If found guilty, Weisheit could face death penalty - 14 News, WFIE, Evansville, Henderson, Owensboro

If found guilty, Weisheit could face death penalty

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Alyssa & Caleb Alyssa & Caleb

By Nathan Ryder - bio | email | Twitter
Posted by Sarah Harlan - email

VANDERBURGH CO., IN (WFIE) - If convicted, an accused child killer could now face lethal injection.

Vanderburgh County Prosecutor Stan Levco said the punishment fits the crime in the case against 34-year-old Jeffrey Weisheit.

He's charged with setting a house fire, killing his fiancée's two children.

Weisheit's trial will mark the seventh time Levco has sought out the death penalty in his 20-year history as county prosecutor.

"I've decided to file a request for the death penalty," Levco said.

Weisheit is accused of setting a house fire on Fischer Road earlier this month.

That fire killed his fiancée's children, 8-year-old Alyssa and 5-year-old Caleb Lynch.

"Even when it's obvious, or obvious to me, what I should do, it's still difficult," Levco said. "Some are more difficult than others."

Under Indiana state law, several different factors can make a case eligible for the death penalty, including the involvement of children under the age of 12, multiple murders and even arson.

While there are some factors Levco said he won't discuss outside of trial, he did say this:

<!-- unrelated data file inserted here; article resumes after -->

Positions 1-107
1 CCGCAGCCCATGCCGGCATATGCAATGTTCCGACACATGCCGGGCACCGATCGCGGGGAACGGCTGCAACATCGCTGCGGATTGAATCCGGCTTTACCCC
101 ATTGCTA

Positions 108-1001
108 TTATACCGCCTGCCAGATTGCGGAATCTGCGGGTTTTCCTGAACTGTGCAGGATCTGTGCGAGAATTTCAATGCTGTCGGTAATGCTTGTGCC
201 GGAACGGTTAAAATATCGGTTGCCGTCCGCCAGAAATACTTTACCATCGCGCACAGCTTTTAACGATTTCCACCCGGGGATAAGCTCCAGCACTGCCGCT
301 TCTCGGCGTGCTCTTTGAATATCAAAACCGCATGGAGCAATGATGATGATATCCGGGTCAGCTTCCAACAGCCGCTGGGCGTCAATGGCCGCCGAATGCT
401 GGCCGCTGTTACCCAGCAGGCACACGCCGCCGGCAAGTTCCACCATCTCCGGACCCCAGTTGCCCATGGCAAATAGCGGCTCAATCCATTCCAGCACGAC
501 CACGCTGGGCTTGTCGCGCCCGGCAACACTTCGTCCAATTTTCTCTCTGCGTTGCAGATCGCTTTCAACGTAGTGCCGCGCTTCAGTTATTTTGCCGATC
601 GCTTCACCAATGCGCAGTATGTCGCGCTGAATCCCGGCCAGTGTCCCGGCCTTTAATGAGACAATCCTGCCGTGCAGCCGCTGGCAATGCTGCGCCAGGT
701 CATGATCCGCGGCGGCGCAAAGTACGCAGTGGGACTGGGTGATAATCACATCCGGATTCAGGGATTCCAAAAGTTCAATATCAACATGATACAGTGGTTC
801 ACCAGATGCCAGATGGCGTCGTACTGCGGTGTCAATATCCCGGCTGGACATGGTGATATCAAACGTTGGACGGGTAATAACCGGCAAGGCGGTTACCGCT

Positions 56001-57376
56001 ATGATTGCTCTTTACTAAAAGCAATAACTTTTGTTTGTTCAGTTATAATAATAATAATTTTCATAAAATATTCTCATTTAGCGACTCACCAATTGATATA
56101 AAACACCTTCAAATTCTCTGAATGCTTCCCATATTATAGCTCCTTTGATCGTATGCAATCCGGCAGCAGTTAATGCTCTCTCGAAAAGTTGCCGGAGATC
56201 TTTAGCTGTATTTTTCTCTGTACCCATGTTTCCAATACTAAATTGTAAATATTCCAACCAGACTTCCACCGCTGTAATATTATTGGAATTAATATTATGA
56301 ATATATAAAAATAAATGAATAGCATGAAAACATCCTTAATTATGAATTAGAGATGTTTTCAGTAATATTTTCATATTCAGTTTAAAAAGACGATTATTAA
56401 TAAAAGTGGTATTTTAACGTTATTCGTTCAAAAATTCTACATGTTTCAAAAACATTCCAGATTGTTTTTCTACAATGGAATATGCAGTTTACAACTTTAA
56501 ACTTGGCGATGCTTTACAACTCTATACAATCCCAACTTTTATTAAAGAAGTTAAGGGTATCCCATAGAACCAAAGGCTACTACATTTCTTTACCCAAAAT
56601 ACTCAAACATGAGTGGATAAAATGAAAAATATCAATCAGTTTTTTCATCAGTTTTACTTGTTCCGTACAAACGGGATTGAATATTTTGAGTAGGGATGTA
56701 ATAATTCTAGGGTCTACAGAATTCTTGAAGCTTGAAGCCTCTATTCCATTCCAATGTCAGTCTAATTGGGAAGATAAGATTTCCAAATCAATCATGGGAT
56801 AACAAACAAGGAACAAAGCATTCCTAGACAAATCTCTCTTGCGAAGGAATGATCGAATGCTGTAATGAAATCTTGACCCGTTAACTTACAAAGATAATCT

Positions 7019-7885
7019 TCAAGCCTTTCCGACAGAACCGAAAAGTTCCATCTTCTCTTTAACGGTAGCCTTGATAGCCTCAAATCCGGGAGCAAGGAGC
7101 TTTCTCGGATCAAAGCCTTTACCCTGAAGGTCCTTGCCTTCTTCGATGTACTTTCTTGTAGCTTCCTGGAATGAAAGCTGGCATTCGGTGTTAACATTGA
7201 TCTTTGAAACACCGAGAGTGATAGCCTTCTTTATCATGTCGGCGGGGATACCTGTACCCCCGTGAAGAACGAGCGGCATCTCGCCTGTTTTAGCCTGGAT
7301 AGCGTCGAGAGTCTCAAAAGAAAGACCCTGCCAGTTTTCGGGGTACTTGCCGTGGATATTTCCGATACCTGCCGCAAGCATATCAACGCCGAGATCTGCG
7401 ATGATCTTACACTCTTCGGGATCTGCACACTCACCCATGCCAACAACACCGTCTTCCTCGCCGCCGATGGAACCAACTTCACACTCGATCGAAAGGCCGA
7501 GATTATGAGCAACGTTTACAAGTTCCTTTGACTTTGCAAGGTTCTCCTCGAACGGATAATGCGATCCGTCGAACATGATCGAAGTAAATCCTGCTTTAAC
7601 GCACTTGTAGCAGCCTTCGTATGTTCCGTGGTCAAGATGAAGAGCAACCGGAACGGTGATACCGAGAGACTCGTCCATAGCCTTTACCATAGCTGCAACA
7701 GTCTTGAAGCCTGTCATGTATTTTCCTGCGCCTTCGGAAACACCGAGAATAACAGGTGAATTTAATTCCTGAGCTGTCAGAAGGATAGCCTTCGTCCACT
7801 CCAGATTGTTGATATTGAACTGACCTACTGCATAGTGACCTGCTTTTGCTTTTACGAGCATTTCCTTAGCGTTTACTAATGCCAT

"I used, or I cited the age of the children and the fact that it was multiple murders," Levco said.

For Levco, the decision to pursue the death penalty isn't just his.

He discussed the possibility with investigators and also held separate conversations with Alyssa and Caleb's mother and biological father.

"Both of them told me they would prefer that I make that decision without their input," Levco said. "Ultimately, the decision is mine but it's rare that I'm going to decide this if everybody doesn't want me to file it."

The decision will now also change how the trial process progresses.

Weisheit will be assigned two attorneys who are death qualified.

"They have more resources," Levco said. "They have virtually unlimited resources. That will delay the trial with the hiring of expert witnesses, depositions, things of that nature."

Levco said he's sure where Weisheit's trial will be held will be an issue that's raised by Weisheit's defense.

Consequently, only two out of five death penalty cases tried by Levco have been moved away from Evansville.

Weisheit will be back in court Tuesday morning.

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